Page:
The Most Collected Brandies From Last Week

More users added these 10 brandies to their Collections than any others last week in Distiller!
Sep 07, 2020
  • 10
    Fruity & Rich
    The Davidoff Cognac brand was founded in 1986 by Zino Davidoff in his search for the perfect cognac to pair with cigars. This VS Cognac is made from a blend of 15 eaux-de-vie which were aged for at least 3 years in French Limousin oak.
  • 9
    Fruity & Woody
    Owned and operated by three generations of the Delord family, the House of Delord has been making armagnac since the 1890s when the patriarch of the family purchased a vineyard in Lannepax in Bas-Armagnac. Delord grows all four of the major armagnac varietals (ugni blanc, colombard, Baco blanc, and folle-blanche) without pesticides or fertilizers. They distill their eaux-de-vie on-site either in traditional continuous stills or in a double-distillation process. The new-make spirit of the former goes into older bottlings, whereas the double distilled new-make typically goes into younger bottlings. This armagnac is aged at least twenty-five years. Bottled at 40% ABV.
  • 8
    Nutty & Woody
    For their XO product, Drouin incorporates a portion of ex-cognac casks into the usual mix, otherwise dominated by ex-Bordeaux barrels. The youngest spirit in this bottle is eight years old, but it includes some far older stocks as well.
  • 7
    Fruity & Floral
    Hennessy uses grapes grown in four of the six sub-regions of Cognac: Grande Champagne, Petite Champagne, Borderies, and Fins Bois. Their Privilège VSOP is said to have been created in 1817 after the then Prince Regent of the UK and later King George IV requested a VSOP from Hennessy be created. This is a blend of up to 60 eaux de vie aged up to 15 years.
  • 6
    Fruity & Sweet
    Yann Fillioux is the current Master Blender for Hennessy and in fact, the Fillioux family has been blending for Maison Hennessy for over 200 years. Hennessy VS was first introduced in 1865 by Maurice Hennessy, although the bottling was known as "Three Star" rather than VS at the time.
  • 5
    Woody & Spicy
    Cardenal Mendoza is distilled from mostly Airen grapes. The solera this is aged in is made up of barrels that previously held Pedro Ximenez sherry, a dessert-style fortified wine. The average age of the solera is 15 years.
  • 4
    The Reserve bottling from Pierre Ferrand has an average age of 20 year old cognac. Their eaux-de-vie are aged in 270 liter Limousin oak barrels. As with all of their products, the grapes were sourced only from the Grande Champagne region, the highest or 1er cru. Ferrand distills its eaux-de-vie on the lees, a choice the brands can make or not. The lees (after fermentation, the wine is unfiltered and so retains the skins, stems, etc.) will capture and retain more aromas than distilling without them will impart.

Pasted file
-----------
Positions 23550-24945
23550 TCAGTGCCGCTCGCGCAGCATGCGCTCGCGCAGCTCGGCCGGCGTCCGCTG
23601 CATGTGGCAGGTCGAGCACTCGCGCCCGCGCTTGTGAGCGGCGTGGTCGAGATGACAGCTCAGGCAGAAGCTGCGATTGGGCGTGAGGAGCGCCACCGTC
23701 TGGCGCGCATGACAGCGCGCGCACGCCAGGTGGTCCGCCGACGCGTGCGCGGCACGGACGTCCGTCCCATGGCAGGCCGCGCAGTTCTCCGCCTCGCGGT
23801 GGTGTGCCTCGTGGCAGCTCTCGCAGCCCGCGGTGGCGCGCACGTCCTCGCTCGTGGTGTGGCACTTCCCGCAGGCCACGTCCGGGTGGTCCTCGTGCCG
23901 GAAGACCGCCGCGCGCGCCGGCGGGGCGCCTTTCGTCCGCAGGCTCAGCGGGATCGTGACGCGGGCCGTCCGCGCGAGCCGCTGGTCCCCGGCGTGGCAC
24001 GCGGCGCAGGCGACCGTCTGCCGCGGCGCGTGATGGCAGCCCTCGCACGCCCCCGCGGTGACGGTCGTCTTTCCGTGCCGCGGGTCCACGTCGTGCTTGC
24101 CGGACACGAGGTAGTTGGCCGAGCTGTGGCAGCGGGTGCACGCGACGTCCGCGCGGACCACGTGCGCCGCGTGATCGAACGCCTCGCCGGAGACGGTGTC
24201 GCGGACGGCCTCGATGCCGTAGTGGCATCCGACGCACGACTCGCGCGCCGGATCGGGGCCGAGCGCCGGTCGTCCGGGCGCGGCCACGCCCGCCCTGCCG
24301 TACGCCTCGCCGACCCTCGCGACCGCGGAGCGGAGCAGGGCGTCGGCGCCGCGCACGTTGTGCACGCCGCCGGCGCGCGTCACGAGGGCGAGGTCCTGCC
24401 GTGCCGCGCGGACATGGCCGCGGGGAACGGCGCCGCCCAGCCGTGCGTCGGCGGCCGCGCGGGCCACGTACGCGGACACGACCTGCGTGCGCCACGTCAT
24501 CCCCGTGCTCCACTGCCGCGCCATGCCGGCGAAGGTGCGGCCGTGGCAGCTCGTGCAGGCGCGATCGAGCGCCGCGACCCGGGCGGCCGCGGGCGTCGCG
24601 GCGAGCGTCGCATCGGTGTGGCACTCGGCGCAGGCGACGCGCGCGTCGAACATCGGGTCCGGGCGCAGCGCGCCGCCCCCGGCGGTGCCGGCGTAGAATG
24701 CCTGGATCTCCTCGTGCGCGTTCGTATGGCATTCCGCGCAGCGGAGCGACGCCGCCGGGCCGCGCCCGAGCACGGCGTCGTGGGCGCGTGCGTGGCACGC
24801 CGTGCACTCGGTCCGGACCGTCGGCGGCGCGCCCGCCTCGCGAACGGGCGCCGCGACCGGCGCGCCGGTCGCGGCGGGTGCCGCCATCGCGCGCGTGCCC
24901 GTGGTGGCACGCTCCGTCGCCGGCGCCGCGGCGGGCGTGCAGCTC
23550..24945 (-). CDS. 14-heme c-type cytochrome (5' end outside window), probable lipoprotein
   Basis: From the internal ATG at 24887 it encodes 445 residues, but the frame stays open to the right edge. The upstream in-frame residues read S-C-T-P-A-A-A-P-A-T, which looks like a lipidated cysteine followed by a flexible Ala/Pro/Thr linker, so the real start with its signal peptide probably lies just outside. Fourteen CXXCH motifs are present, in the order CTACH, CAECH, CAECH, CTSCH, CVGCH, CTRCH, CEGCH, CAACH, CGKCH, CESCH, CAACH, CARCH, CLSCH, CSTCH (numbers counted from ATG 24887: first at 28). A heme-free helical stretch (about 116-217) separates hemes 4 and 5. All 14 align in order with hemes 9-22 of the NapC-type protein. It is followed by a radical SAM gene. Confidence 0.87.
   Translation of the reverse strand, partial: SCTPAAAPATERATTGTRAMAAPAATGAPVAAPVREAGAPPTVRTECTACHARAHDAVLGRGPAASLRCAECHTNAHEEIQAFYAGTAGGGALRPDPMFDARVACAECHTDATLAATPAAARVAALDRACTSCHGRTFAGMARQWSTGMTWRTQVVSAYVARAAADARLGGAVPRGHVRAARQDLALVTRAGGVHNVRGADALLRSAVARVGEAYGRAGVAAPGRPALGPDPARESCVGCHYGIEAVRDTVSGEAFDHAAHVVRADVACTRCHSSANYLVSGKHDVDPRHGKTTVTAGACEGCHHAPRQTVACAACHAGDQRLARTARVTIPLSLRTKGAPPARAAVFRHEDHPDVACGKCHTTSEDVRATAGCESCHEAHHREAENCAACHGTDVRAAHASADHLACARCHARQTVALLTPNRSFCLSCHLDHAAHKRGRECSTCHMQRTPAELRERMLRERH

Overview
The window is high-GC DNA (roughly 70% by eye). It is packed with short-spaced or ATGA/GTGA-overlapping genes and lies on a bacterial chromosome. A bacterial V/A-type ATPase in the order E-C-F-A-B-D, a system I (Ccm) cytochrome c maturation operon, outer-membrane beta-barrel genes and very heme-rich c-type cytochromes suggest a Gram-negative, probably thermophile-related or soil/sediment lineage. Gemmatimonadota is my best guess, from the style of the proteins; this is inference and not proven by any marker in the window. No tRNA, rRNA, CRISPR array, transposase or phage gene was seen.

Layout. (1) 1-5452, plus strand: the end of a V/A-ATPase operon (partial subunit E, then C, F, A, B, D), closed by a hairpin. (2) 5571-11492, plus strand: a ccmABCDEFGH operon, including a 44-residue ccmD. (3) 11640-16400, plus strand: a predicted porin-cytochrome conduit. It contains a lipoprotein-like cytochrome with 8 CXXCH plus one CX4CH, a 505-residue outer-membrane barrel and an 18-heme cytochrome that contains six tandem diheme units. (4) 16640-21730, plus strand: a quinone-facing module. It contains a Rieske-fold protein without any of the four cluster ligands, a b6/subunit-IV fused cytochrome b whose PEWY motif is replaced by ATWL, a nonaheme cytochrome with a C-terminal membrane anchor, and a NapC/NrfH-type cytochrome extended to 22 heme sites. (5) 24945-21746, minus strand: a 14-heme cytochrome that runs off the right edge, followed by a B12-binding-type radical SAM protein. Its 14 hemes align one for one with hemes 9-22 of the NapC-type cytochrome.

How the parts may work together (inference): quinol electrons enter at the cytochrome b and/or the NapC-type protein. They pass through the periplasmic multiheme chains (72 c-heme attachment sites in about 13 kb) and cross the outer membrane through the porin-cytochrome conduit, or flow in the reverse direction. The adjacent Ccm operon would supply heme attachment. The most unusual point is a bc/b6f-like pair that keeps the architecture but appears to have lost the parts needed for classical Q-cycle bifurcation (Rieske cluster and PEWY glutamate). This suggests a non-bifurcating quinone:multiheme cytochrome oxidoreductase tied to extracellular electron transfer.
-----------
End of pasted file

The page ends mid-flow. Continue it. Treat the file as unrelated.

• 3
    Pierre Ferrand doesn't classify their cognacs with the standard VS, VSOP, XO, etc. classifications. Using their own labeling, Ambre, their youngest standard expression, is an average of 10 years. Ferrand uses mostly ugni blanc grapes with a small portion of colombard grapes used and all were sourced from the Grande Champagne area.
  • 2
    Sweet & Spicy
    The term "VS" is meaningless to determine age with American brandy. The brandy does, however, have a small age statement: "aged three years in oak" listed on the front of the bottle. Paul Masson was one of the pioneers in the California wine making world back in the 1890's and created and popularized the first American sparkling wine. This brandy has Californian origins, but is bottled and blended in Bardstown, Kentucky.
  • 1
    Rich & Fruity
    Cordon Bleu is the shining star of Martell's core lineup, until you move your way up to the ultra-ultra premium offerings. Cordon Bleu first debuted in 1912, and incorporates eaux-de-vie aged between 10 and 25 years. While the cognac includes grapes from four regions, the majority is from Borderies. The Martell house maintains usage of roughly 50 percent of all grape production from that region.